In a departure from precedent that has valued freedom of expression above student concerns about racist and hateful speech, Purdue President Mitch Daniels announced the decision Tuesday to expel Maxwell Lawrence after the student sent racist messages and pretended to run over protesters in a video.
“The president determined that, in addition to being racist and despicable, repeated statements posted on social media by Lawrence appear plainly intended to incite others and therefore create a risk of public safety issues in the current environment,” Purdue spokesperson Tim Doty said in a statement.
The statement said other University officials thought otherwise, believing the student’s actions taken on personal social media accounts to be protected under the First Amendment.
Daniels, one of four Purdue administrators who has the power to summarily expel students, moved forward with expulsion, regardless. He called Lawrence’s conduct “completely and utterly unacceptable by a member of the Purdue community” and based his decision on the threat the conduct posed to public safety.
Doty on Wednesday declined to identify which other administrators, among them the dean of students, the vice provost for student life and the provost, decided against summary action for expulsion.
Summary action can forego a Community Standards Review Board, where the decision to expel is typically considered, in order to expedite the process because of unsafe circumstances. The student has 10 University business days from the notice of expulsion to appeal the decision and will know within five business days whether it will be lifted, modified or stand, per Purdue’s bylaws.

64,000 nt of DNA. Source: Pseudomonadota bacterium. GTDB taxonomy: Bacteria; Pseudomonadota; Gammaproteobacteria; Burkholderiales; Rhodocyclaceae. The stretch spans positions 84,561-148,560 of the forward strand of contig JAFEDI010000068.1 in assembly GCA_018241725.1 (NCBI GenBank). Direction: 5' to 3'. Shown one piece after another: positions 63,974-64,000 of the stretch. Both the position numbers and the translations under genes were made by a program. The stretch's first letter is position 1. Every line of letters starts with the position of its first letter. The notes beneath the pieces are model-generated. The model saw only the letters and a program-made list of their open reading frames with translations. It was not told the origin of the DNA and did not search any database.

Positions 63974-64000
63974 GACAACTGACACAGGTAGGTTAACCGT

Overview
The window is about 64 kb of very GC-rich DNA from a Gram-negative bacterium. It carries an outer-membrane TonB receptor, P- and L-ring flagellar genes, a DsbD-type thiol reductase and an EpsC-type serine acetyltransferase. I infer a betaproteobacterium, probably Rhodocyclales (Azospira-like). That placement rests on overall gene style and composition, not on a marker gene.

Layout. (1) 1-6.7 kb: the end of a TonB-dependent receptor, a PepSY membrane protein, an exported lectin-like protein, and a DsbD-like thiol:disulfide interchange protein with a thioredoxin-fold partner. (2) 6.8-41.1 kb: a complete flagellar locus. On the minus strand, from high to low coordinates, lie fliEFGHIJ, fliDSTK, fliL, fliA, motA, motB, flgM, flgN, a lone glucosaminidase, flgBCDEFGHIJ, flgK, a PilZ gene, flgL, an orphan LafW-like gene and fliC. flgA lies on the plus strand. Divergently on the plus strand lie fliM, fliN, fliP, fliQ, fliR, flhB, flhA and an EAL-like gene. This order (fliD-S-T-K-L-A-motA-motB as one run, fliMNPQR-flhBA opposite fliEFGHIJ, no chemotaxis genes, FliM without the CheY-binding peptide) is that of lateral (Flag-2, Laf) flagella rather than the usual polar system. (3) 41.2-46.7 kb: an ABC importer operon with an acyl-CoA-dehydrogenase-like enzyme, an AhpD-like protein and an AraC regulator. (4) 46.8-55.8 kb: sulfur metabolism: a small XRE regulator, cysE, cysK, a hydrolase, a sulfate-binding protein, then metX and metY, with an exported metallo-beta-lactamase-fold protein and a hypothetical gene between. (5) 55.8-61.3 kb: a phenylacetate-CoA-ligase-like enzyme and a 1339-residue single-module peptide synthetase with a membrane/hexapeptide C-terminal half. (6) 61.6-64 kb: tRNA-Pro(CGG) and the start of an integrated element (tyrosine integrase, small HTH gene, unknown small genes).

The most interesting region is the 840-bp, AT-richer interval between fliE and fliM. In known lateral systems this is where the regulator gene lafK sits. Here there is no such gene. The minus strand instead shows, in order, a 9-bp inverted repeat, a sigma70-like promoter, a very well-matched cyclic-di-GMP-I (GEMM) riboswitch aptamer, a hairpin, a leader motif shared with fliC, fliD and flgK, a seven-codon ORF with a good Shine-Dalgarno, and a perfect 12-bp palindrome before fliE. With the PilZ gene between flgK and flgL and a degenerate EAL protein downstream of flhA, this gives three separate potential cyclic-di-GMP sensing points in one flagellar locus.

Lawrence was further issued a persona non grata order Wednesday evening, barring him from the West Lafayette campus.
Lawrence posted a video on TikTok in which he pretended to run over Black Lives Matter protesters, captioned with, “Driving to your fishing spot and the protesters try blocking the road.” He also sent a racist meme that referenced the lynching of black men and used racial slurs in an Instagram group chat comprised mainly of people of color.
Purdue’s initial decision, announced Friday in a statement made to The Exponent, said the University was committed to freedom of expression and administrators “do not control what people post on their personal accounts, nor can we punish their speech, no matter how offensive or vile.”
Tuesday’s reversal comes amid nationwide racial strife caused by police brutality against people of color, especially African Americans, and significant backlash from Purdue students who mobilized on social media to inundate the Office of the Dean of Students with Hate and Bias reports.
Hunter Spalding, an incoming sophomore who initially identified Lawrence’s username on Instagram and attached his name to Purdue’s investigation, said he’s been through rounds of calls with students and faculty sharing their support about the decision.
“Oh, I was just so shocked, I couldn’t believe it,” he said. “I didn’t think that action like this would be taken at all, and this soon.
“I think we just set the bar so high for things involving racial and social injustice. I think that we just did something so monumental, where we can finally see the change that everyone has wanted to see.”
Spalding wrote more than 3,000 words documenting discrimination he’s experienced at Purdue that he had planned to send to the University before the expulsion, at the urging of vice provost for diversity and inclusion John Gates. In it, he criticizes the breadth of protections against hate speech Purdue upholds, a message that still resonates despite Daniels acting independently to expel the student.